Prem. (4): Faith healers are the lowest of the low (agreed)
Prem. (5): If anyone validates them, they, too are the lowest of the low [4, 1]
(6) If person A asserts the miraculous, then he, too, validates faith healers [2, 5]
Of course, I challenge premises 1 and 3.  Someone could still say, “Yeah, so.  You are the lowest of the low because you believe in the miraculous.”  Fair enough.  I will now lower the boom.
Lloyd-Jones states,

Those people who say that [baptism with the Holy Spirit] happens to everybody at regeneration seem to me not only to be denying the New Testament but to be definitely quenching the Spirit” (Joy Unspeakable, p. 141).


“If the apostles were incapable of being true witnesses without unusual power, who are we to claim that we can be witnesses without such power?” (The Sovereign Spirit, p. 46.)


I think it is quite without scriptural warrant to say that all these gifts ended with the apostles or the Apostolic Era. I believe there have been undoubted miracles since then (Joy Unspeakable, p. 246.)


Was it only meant to be true of the early church? … The Scriptures never anywhere say that these things were only temporary—never! There is no such statement anywhere (The Sovereign Spirit, pp. 31-32.)
“To hold such a view,” he says, “is simply to quench the Spirit” (The Sovereign Spirit, p. 46)

Premise (7) Martyn Lloyd-Jones asserts the miraculous.
Now the Strange Fire Brigade faces a painful difficulty:  reject (1)–(6) or accept Premise (8)
(8) Martyn Lloyd-Jones validates faith-healers.  [6, 7 MP]
Someone could still respond, “Well, MLJ is not God. He isn’t right on everything.”  No he isn’t.  He is an amillennialist, for one.  But let’s go back to Macarthur’s claim: “anyone holding these views gives credence to faith healers and is the lowest of the low.”  He must apply that to MLJ.  The logic is impeccable (up to a point, anyway).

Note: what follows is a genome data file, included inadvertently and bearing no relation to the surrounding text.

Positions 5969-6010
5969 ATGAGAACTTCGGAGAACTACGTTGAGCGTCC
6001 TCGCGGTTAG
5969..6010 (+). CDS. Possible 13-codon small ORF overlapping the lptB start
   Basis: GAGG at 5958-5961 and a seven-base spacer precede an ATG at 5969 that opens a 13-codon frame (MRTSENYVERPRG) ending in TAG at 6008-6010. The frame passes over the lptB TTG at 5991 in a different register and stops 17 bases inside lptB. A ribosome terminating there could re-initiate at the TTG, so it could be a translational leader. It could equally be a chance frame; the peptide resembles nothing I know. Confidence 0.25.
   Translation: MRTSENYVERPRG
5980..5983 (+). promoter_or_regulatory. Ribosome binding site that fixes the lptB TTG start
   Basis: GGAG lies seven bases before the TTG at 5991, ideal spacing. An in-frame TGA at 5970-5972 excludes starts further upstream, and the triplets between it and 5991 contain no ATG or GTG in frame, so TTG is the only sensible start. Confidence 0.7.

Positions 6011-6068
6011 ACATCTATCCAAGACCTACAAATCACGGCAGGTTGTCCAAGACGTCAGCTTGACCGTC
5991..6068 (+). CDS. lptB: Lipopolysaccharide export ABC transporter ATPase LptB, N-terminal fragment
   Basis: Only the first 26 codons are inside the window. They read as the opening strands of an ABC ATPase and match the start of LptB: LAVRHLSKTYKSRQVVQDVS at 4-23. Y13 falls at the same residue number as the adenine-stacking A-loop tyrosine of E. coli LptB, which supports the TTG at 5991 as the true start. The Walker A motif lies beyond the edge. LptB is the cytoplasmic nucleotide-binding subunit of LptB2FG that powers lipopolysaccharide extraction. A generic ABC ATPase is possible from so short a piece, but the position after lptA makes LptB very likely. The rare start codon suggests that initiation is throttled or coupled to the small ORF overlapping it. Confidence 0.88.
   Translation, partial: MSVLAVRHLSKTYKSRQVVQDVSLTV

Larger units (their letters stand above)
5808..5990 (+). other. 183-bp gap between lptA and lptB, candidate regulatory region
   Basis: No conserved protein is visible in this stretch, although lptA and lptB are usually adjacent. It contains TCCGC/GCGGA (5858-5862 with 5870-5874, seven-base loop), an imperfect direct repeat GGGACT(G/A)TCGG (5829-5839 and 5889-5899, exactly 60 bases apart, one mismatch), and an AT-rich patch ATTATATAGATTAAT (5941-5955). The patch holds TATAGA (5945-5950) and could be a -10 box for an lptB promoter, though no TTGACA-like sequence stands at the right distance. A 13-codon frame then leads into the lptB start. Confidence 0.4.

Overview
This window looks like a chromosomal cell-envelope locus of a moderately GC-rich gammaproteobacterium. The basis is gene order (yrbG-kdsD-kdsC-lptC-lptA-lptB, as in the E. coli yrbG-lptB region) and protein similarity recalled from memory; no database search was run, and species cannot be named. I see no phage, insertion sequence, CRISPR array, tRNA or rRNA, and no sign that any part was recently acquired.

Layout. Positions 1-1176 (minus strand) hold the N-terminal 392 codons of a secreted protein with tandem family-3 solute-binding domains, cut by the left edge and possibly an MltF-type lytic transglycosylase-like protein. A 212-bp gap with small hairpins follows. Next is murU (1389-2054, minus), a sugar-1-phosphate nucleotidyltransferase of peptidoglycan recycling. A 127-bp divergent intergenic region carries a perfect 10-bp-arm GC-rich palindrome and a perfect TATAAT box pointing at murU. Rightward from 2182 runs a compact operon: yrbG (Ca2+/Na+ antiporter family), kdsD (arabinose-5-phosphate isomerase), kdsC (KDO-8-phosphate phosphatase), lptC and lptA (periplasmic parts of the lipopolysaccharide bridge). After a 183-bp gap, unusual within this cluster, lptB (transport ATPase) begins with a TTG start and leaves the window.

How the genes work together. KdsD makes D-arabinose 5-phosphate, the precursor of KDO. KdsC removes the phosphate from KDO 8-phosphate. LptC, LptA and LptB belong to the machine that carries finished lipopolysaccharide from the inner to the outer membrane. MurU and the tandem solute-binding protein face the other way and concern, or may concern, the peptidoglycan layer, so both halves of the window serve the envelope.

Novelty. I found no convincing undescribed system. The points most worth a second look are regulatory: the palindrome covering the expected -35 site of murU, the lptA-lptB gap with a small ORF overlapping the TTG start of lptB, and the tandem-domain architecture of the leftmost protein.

In analytic philosophy we call this a “defeater.”  It shows his position is either counter to the evidence or it cannot be held simultaneously with the evidence. Either his view of Martyn Lloyd-Jones is wrong and it has to be abandoned (as the evidence makes abundantly clear), or he must give the defeater to his claim that continuationists validate faith healers.
He will do neither.
His position collapses

Cessationist Posts

An Orthodox friend asked me about my position on cessationism.  I told him I had some posts on the other blog, so I will start transferring them here.

Whenever I doubt the truth of presuppositional apologetics, I read discussions where TRs doubt that God’s power gifts continue today.  Now, I have no problem with someone coming up with a logical argument that the Spirit’s power isn’t active today.  Fair enough.  I just think a lot of the conversations are funny.
A note on prophesy:  this is one of the most debated terms in the Bible. The problem is that the NT really doesn’t give a neat usage of the term.  Older Puritan writers often equated it with Preaching, in which case the gift obviously continues today.   Most people, cessationist or otherwise, see that usage won’t stand up to five minutes of Scrutiny.  Even worse, some say it is the Spirit applying the truths (timeless, of course; not messy historical contingencies) to day-to-day situations.  In that case, everyone of God’s children should prophesy.  But that seems inadequate and ignores almost all of the NT texts.
A quick rejoinder:  But prophesy doesn’t always mean telling the future.  Sure.  But that did happen.
But God’s word meant the death penalty if your prophesy didn’t come true.   Okay, I’ll grant that for the moment (though I think you can find examples in the OT where godly men were less than 100% accurate and they didn’t die).  But even with that terrifying injunction, you really don’t see NT believers afraid to prophesy.  That’s just the plain truth of the matter.  In fact–and it’s funny that the most rabid anti-theonomists become theonomists on this point–Paul urges all to prophesy.   I doubt the conversation went like this: